New York circa 1915. "New York skyline from Manhattan Bridge." Another entry from Detroit Publishing's series of sooty cityscapes.

    Make that New York c. 1915
    Submitted by Michael R on Fri, 10/15/2010 - 3:23pm.
    This magnificent view contains several skyscrapers completed after 1910. On the left we see the Bankers Trust Building, with the pyramid on top (finished 1912) and immediately to its right, the wide bulk of the new Equitable Building (finished 1915); on the right we see the Woolworth Building, the tallest in the world at that time (finished 1913) and the Municipal Building, with its cute little round temple at the top (finished 1914).



    You can see the rear of the former world's tallest, the St. Paul Building.

    syscosteve
    View from Singer bldg ca 1908
    Manhattan, looking northeast from atop the Singer Building in 1908. 5x7 glass negative, George Grantham Bain Collection.


    A mansion I've never seen before:


    syscosteve

    Fifth Avenue and 77th Street in New York City, winter 1905-06. On record as of 1911, this was the residence of William A. Clark, former U.S. senator. 5x7 glass plate negative, John Bond Trevor Sr. collection.




    syscosteve
    Brooklyn Bridge with signs
    The Brooklyn Bridge Promenade and Manhattan Terminal in 1907 -
    Last edited by Derek2k3; March 9th, 2011 at 06:28 PM.

  7. #457

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    ^ That mansion has its own Singer tower. I wonder....
    Last edited by Music Man; March 9th, 2011 at 07:52 PM.

  8. #458

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    There are plenty more great shots on syscosteve's photostream.


    WTC site


    Third Avenue Car Barn - - I expected this building to be in the recent article about Mansard roofs.


    Third Avenue Car Barn ca 1936
    Second Empire car barn with mansard roofs, central and end towers, [torn down 1949] seen beyond the Third Avenue elevated railroad line

    Abbott, Berenice, 1898-1991 -- Photographer












  9. #459
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    Quote Originally Posted by Derek2k3 View Post
    What I miss most are the cobblestone streets and the trolleys.
    You're not that old are you Derek?

    I know what you mean and agree completely.

    I think the marvelous eccentricity of the City Investing Building and the Post Office, amongst others, are (still) just so New York.

    Never seen the Car Barn (better tell Christopher he carelessly left it out of his article ), or that mansion either. Thanks for posting these stunning pics.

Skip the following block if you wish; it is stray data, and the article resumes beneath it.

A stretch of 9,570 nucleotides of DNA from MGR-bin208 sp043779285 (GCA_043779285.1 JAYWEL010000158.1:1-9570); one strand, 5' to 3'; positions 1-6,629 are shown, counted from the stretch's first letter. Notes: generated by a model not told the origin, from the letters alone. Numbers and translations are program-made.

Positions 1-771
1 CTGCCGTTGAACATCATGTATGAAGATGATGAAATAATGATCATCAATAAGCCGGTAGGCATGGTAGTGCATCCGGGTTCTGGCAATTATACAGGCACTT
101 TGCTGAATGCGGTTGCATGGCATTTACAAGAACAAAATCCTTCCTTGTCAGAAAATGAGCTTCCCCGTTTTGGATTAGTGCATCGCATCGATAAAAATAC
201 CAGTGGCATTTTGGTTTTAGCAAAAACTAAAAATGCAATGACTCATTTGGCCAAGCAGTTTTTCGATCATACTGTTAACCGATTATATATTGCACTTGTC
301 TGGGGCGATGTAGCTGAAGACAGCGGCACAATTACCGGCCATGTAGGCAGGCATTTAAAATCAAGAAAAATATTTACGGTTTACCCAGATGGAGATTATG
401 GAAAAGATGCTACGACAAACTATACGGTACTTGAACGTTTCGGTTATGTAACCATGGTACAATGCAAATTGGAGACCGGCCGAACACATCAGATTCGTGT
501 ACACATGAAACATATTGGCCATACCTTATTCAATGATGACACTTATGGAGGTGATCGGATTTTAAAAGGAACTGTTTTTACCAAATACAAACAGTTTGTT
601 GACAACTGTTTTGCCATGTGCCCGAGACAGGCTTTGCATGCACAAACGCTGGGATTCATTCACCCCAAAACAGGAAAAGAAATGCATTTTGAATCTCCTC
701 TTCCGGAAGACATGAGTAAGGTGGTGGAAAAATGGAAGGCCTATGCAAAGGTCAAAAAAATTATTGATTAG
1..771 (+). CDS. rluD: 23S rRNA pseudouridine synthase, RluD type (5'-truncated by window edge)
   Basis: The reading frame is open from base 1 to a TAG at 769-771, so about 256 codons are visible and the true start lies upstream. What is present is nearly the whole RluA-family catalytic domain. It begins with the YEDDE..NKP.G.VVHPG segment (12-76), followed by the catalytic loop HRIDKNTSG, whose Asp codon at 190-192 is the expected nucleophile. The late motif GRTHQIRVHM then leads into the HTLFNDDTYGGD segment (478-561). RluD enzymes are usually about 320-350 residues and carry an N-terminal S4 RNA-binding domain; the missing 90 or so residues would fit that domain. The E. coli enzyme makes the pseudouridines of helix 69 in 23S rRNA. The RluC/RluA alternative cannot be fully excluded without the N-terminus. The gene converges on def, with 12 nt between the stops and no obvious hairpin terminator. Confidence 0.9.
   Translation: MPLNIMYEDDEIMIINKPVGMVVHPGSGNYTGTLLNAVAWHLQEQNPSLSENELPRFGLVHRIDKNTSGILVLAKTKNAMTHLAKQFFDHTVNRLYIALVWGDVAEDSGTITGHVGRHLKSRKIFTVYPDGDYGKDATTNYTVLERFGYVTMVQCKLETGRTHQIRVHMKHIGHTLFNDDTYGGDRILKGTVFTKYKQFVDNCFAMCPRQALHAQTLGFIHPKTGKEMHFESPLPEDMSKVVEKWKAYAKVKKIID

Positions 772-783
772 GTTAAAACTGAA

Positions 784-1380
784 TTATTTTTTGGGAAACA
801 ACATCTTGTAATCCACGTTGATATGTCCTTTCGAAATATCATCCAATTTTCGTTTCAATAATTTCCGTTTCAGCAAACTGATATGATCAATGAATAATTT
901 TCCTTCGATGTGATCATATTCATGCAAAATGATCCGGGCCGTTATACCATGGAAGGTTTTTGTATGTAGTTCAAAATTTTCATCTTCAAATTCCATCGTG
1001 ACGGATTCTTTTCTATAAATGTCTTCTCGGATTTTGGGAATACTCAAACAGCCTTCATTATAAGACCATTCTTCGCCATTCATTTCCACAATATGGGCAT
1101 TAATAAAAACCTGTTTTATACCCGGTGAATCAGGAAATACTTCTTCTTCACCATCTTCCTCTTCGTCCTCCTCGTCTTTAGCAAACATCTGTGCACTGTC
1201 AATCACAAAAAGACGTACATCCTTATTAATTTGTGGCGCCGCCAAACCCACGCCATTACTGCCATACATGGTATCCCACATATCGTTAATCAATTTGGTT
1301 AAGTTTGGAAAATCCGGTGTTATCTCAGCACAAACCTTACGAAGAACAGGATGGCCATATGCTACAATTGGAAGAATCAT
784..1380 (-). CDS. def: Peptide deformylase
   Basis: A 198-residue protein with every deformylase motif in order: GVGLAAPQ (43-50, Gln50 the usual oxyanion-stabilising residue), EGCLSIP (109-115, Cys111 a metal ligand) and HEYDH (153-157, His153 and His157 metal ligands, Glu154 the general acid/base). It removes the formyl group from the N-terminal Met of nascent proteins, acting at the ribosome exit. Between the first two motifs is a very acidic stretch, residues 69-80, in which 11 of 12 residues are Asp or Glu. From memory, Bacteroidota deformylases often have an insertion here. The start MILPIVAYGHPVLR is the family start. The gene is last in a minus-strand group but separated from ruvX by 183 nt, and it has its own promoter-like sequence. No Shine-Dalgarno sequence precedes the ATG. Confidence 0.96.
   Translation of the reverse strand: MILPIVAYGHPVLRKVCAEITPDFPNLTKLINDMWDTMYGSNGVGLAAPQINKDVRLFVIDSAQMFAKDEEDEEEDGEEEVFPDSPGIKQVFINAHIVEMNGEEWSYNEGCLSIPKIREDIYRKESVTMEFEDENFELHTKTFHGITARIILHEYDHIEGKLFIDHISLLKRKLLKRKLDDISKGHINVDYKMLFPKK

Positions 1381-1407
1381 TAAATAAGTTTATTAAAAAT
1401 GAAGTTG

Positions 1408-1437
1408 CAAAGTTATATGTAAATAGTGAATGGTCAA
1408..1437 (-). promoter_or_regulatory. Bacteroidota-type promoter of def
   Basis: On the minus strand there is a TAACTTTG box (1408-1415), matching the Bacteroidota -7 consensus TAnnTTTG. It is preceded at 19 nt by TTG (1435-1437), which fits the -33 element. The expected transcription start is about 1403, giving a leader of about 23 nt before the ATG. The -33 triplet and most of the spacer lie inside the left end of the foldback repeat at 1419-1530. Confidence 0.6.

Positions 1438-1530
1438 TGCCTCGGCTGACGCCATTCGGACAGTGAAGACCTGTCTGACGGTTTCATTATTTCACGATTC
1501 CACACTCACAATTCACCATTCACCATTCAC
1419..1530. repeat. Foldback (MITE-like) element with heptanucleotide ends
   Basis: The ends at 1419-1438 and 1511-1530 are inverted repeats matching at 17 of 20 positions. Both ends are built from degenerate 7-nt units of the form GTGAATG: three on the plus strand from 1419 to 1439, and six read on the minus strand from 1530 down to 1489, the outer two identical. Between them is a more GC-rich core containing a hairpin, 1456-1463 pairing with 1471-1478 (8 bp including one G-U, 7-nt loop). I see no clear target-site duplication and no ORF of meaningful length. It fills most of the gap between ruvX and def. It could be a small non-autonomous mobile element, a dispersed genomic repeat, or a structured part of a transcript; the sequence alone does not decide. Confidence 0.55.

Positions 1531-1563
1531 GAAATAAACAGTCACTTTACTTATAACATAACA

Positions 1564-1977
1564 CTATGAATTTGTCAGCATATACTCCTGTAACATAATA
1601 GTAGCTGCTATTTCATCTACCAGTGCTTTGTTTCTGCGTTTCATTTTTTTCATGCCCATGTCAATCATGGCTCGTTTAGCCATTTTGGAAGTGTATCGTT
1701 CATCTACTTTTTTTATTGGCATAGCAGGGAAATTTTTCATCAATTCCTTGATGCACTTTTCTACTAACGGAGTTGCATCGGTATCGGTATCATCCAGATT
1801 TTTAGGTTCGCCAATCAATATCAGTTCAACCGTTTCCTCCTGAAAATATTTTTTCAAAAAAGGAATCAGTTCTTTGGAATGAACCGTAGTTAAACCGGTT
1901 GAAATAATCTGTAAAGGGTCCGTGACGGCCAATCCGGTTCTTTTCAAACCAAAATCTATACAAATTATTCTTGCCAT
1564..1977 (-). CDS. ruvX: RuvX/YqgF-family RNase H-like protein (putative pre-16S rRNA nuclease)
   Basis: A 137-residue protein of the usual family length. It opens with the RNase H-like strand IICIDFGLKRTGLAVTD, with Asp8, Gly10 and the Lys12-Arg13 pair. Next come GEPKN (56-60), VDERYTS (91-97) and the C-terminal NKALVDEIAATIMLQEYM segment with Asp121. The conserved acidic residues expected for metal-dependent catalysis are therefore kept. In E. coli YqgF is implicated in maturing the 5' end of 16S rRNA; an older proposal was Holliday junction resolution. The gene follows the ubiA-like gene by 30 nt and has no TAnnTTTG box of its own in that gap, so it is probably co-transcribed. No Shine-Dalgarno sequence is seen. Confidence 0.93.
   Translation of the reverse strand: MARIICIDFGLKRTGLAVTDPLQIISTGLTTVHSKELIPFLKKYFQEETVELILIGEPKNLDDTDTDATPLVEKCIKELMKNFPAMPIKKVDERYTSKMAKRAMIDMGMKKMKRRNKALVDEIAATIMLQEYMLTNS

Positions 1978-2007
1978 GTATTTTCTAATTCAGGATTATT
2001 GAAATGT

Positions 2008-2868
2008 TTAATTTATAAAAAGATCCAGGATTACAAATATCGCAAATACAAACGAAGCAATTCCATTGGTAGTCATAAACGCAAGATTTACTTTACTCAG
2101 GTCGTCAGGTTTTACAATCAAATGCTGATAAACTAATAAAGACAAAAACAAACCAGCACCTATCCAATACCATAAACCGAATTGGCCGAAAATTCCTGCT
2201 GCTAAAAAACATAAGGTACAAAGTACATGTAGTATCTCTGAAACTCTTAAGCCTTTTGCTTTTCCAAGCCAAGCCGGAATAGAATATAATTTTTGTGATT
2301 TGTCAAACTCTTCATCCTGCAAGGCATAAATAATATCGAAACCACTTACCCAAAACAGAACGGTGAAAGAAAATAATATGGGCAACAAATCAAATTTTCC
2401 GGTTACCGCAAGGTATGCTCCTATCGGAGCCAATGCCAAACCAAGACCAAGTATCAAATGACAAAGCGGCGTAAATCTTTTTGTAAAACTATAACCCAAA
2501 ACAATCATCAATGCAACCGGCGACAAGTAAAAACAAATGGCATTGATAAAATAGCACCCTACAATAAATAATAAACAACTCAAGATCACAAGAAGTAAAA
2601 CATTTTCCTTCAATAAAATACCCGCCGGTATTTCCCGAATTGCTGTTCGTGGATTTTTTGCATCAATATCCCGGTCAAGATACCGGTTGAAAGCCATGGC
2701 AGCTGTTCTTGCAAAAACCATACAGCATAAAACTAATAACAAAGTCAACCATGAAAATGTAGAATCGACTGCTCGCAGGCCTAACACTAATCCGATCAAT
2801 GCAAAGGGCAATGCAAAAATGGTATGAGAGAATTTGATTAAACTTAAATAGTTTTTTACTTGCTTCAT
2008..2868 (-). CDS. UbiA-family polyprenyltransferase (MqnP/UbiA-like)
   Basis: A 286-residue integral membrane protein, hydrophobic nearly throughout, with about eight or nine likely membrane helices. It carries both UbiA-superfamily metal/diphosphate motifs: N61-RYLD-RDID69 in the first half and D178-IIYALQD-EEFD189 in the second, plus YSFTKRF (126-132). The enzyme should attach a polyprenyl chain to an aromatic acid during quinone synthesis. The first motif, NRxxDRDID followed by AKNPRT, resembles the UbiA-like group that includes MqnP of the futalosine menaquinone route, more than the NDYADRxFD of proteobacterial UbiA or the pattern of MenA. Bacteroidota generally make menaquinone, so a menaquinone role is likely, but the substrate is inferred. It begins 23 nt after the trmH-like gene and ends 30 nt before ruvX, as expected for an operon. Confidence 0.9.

10. #460

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    Some of the other cities around the tri-state area maintained these streets and their trolleys. I guess because New York expanded so fast it was time to remove them. It's a shame though, they need them back more than ever now, since surveys show that we may top Los Angeles in congestion.

  11. #461
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    The Third Avenue Car Barn (covering the full block between E 65 <> 66th and over to Second Ave) was torn down in 1946 and replaced by the original stack of white bricks aka Manhattan House (SOM / Gordon Bunshaft; 1950 - 51).

    There was another Third Avenue Car Barn building on Tenth Avenue between 53rd & 54th Streets (extending west to midblock), where the big white brick AT&T Switching Center building now stands (and where the Clinton Park ziggurat is rising).

    Click image for larger version. 

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    NYPL Digital Gallery
    PL Sperr, Photographer


    A 1950 movie (mp4) of a ride on the Third Avenue El (other versions HERE)


  12. #462

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    Um, how old are you? Were you actually around for the trolleys? I'd aske about the cobblestone streets, but there are a few of those actually left.

    Quote Originally Posted by Derek2k3 View Post
    What I miss most are the cobblestone streets and the trolleys.

    [/i]

  13. #463

    Smile

    No, I'm young.
    Doesn't stop me from reminscing and romanticizing (falsely?) things I haven't experienced.

  14. #464
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    Come to Toronto. We have streetcars that work essentially like the old NY trolleys.

  15. #465

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    Help !! I am looking for images of the Hotel Gladstone, 114-122 East 52nd Street between Park and Lexington Avenues. The Four Seasons Restaurant/Hotel appears to be is in its current location. I cannot find even one image. Thank you.